When Kerr became a GM, he sought out the advice of Gregg Popovich.
(D. Clarke Evans/NBAE/Getty Images)

Since the advent of fantasy basketball, everybody believes that they can be a GM. Most fans have visions of a man maniacally working deals on the phone and using a staff of MIT grads to crack stats. So in order to dispel all (most) the myths, Suns President of Basketball Operations and GM Steve Kerr told Suns.com what his days are like.

Communication
Another part of my job is communicating with the coaches and the players through every day conversation and texting. So I’ll go to practice and I’ll talk to the coaches either before or after practice to get a feel for what they’re seeing.

Maybe I’ll offer something that I’m seeing as well. That’s something that Alvin and I are very comfortable with, just sharing information and ideas as we try to help our team get better.

Every GM is different and there are different levels of communication with each one. When I was a player in the league, I had GMs that I only spoke with once a month or so and I had GMs who were around every day. I think that the dynamics are different with everybody.

As a player, I never sat there and said I would do this or that as a GM because I didn’t really know what the GM was doing, frankly. When you’re a player, you just assume the GM is scouting college players and talking about trades.

It wasn’t like I developed my philosophy (towards being a GM) playing for different teams. It’s more been, since I’ve been here, getting a feel for how everything works and making sure the relationships are smooth and that everybody is happy and productive. That’s my focus.

When I took the job with the Suns, I leaned on a lot of people for advice. John Paxson, Danny Ferry, RC Buford, Jerry Colangelo and Doug Collins have all been mentors of mine, and I spoke a lot with each of them about how to approach the job. The best piece of advice I received – and this came from everyone – was to just be yourself. As long as you’re comfortable in your own skin and you work hard and trust the people around you, you have a chance to be successful in this league.

As a player, you’re locked into your own game and your team’s progress, so you don’t stop to think about the business side of the sport very often. One of the most interesting parts of this job for me has been to learn about ticket sales and marketing and sponsorships – the lifeblood and revenue stream of any NBA organization.

We have an amazing team of people here with the Suns’ organization, and I’ve learned a ton from people like Rick Welts, our president, and John Walker, Lynn Agnello and others. It’s a great group of people that works hard and works together. I of course represent the basketball side of the Suns’ operations, and I take great pride in the fact that the business and basketball sides of the organization work hand in hand on a daily basis. That isn’t always the case in this league, where sometimes the team and the players are separate entities from the business side.

Coming into a team that was at a high level, but kind of at the end of its string in terms of being a championship contender, was kind of tricky. Dealing with the desires of the players and the coaching staff and the expectations of our fans and trying to balance that out with really trying to learn our team and getting a feel for the job itself was very difficult. Obviously, I made some mistakes and learned from them but I feel like I’m more and more comfortable and productive all the time at the job.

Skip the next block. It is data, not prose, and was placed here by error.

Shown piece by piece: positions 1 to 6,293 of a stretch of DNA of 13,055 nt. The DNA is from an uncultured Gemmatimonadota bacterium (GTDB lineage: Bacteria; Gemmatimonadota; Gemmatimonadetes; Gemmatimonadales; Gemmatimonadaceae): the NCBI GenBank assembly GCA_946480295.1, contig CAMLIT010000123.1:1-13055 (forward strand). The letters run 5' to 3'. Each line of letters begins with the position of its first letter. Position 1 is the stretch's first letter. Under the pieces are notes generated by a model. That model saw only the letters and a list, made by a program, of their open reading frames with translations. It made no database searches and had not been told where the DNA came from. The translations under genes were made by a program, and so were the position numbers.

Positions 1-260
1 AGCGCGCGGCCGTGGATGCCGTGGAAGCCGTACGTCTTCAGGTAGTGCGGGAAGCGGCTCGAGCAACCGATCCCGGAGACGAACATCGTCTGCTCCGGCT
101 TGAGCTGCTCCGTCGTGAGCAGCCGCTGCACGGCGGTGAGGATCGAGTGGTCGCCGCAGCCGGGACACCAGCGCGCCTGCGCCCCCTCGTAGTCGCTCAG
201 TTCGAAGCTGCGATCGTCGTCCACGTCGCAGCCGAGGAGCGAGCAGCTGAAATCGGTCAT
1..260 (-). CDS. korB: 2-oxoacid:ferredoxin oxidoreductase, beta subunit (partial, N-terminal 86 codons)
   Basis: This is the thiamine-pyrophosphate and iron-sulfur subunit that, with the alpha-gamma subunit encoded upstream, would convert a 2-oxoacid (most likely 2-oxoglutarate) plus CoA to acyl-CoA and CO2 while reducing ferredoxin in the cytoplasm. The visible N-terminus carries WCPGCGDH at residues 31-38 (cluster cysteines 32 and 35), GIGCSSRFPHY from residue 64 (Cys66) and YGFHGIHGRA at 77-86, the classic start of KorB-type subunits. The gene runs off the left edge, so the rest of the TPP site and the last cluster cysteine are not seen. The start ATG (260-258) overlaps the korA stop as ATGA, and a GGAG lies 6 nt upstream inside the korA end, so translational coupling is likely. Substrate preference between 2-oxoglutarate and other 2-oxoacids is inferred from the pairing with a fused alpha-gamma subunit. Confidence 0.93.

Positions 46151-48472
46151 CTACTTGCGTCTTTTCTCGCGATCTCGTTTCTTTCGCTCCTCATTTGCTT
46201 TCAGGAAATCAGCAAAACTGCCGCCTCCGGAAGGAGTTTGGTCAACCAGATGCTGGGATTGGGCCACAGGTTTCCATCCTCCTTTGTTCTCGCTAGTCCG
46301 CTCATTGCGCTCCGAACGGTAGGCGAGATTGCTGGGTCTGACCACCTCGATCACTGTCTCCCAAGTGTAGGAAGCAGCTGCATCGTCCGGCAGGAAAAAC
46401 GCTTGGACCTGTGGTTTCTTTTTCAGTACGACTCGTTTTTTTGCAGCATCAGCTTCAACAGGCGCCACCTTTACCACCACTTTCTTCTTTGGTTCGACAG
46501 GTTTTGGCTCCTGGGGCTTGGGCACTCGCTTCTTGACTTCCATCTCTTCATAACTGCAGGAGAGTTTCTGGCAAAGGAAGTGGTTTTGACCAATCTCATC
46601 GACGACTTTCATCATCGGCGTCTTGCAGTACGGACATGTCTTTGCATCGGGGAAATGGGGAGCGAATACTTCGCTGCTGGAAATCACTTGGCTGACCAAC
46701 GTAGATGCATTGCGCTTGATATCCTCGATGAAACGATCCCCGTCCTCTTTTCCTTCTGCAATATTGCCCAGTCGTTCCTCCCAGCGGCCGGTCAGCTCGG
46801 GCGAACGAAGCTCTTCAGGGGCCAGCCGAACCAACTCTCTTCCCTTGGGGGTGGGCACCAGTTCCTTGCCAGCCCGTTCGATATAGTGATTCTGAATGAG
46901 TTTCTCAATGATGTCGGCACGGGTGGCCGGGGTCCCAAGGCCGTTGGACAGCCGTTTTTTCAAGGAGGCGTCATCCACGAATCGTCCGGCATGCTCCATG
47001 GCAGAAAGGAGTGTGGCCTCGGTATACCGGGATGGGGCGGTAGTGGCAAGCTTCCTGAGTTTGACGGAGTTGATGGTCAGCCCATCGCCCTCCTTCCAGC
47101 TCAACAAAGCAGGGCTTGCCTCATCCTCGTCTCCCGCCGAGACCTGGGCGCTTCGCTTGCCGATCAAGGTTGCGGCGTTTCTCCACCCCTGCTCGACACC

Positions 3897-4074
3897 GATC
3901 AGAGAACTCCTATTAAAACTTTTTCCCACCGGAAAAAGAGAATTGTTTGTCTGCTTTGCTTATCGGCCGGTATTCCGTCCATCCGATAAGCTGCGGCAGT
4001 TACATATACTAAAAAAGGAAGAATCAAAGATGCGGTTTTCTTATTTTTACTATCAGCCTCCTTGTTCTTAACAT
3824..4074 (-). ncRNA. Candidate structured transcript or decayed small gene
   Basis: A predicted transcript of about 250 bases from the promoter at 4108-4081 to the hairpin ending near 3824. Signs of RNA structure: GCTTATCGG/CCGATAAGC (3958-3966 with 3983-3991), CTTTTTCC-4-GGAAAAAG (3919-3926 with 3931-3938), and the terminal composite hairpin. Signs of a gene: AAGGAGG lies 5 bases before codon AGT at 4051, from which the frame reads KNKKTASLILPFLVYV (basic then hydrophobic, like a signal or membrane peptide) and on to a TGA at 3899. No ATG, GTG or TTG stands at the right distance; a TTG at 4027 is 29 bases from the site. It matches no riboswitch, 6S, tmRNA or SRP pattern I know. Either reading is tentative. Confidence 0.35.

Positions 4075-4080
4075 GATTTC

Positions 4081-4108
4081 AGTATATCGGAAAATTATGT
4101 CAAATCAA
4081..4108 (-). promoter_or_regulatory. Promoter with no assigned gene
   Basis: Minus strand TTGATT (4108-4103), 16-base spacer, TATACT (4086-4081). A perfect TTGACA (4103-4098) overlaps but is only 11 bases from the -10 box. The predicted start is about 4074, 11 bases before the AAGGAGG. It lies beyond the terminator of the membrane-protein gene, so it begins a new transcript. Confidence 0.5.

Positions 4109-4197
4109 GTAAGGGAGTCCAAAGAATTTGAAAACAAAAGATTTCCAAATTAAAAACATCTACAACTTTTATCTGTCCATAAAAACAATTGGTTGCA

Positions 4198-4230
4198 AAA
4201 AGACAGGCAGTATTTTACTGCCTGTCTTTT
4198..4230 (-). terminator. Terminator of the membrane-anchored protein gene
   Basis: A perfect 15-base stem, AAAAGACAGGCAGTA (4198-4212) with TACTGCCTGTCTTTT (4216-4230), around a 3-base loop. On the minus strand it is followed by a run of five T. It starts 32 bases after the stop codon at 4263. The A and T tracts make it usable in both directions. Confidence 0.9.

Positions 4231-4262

When it comes to the team’s playing rotation, I never told Mike (D’Antoni) who to play, and I’ll never tell Alvin who to play. I may make suggestions that are all in the spirit of getting better or I may give him an idea, but I won’t tell any coach who he has play or what he has to do. That’s his job.

My job is to support the coach and to help him through the difficult times because as tough as my job is, Alvin’s is ten-times harder. The NBA coaching job is incredibly difficult.

There is a stress level that those guys go through that’s really, really difficult to deal with. Think about the average coaching tenure in this league, and you can understand why coaches feel the heat. Whatever I can do to ease the pressure and strain off of Alvin, that’s what I need to accomplish.

  • http://msn.com jeff

    I think that you’ve done a good job so far Mr.kerr, and coach gentry has really gained the trust of the players as well. Our organization has a lot of championship experience with yourself,coach cartwright and with the addition of shaq the last couple of years. We have a very solid team offensively that has improved it’s defense in spurts and I really believe that if we can resign everybody,that we’re just one or two big pieces from challenging the lakers in the west. I think that the reason that we’ve struggled with teams like the lakers,cavs and to some extent the celtics is that as good as our bench has been this year,those teams have just a little bit more depth and size in the paint. We just need one more strong defender to help out robin,channing and amare in the paint and possibly a strong backcourt defender at the shooting guard position. Once we are able two add those two pieces we should do alot better against the deeper teams with bigger frontlines like the lakers. I really hope you decide to stay on as our gm and help use your own personal experience as a former multi-time champion as a player to help the suns organization get it’s first title. Forty two years is a long time to wait for the larry o’brien trophy. Good luck mr. kerr and don’t give up,we can get back to the finals and win it all this time.